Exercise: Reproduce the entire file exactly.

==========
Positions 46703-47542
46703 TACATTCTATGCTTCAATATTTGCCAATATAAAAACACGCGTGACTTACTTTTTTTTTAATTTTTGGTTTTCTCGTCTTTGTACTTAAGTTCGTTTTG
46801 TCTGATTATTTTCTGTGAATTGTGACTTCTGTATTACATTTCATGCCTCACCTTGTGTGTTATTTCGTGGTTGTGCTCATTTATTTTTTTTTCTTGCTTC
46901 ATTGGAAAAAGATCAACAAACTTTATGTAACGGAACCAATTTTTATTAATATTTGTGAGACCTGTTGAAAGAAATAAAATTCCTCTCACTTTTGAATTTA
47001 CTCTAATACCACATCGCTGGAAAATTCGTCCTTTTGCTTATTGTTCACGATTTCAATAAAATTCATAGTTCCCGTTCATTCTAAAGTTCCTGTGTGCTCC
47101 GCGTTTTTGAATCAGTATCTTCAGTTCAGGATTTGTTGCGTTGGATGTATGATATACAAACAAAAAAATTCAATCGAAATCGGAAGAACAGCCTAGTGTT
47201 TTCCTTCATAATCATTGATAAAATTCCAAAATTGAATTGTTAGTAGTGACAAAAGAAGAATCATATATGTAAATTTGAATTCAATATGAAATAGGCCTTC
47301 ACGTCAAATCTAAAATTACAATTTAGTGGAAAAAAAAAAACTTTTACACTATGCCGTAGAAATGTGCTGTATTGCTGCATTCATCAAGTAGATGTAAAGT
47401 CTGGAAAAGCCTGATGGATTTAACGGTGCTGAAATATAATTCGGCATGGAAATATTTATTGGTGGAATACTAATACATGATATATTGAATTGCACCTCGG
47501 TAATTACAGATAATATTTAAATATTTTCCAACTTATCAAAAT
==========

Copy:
Positions 46703-47542
46703 TACATTCTATGCTTCAATATTTGCCAATATAAAAACACGCGTGACTTACTTTTTTTTTAATTTTTGGTTTTCTCGTCTTTGTACTTAAGTTCGTTTTG
46801 TCTGATTATTTTCTGTGAATTGTGACTTCTGTATTACATTTCATGCCTCACCTTGTGTGTTATTTCGTGGTTGTGCTCATTTATTTTTTTTTCTTGCTTC
46901 ATTGGAAAAAGATCAACAAACTTTATGTAACGGAACCAATTTTTATTAATATTTGTGAGACCTGTTGAAAGAAATAAAATTCCTCTCACTTTTGAATTTA
47001 CTCTAATACCACATCGCTGGAAAATTCGTCCTTTTGCTTATTGTTCACGATTTCAATAAAATTCATAGTTCCCGTTCATTCTAAAGTTCCTGTGTGCTCC
47101 GCGTTTTTGAATCAGTATCTTCAGTTCAGGATTTGTTGCGTTGGATGTATGATATACAAACAAAAAAATTCAATCGAAATCGGAAGAACAGCCTAGTGTT
47201 TTCCTTCATAATCATTGATAAAATTCCAAAATTGAATTGTTAGTAGTGACAAAAGAAGAATCATATATGTAAATTTGAATTCAATATGAAATAGGCCTTC
47301 ACGTCAAATCTAAAATTACAATTTAGTGGAAAAAAAAAAACTTTTACACTATGCCGTAGAAATGTGCTGTATTGCTGCATTCATCAAGTAGATGTAAAGT
47401 CTGGAAAAGCCTGATGGATTTAACGGTGCTGAAATATAATTCGGCATGGAAATATTTATTGGTGGAATACTAATACATGATATATTGAATTGCACCTCGG
47501 TAATTACAGATAATATTTAAATATTTTCCAACTTATCAAAAT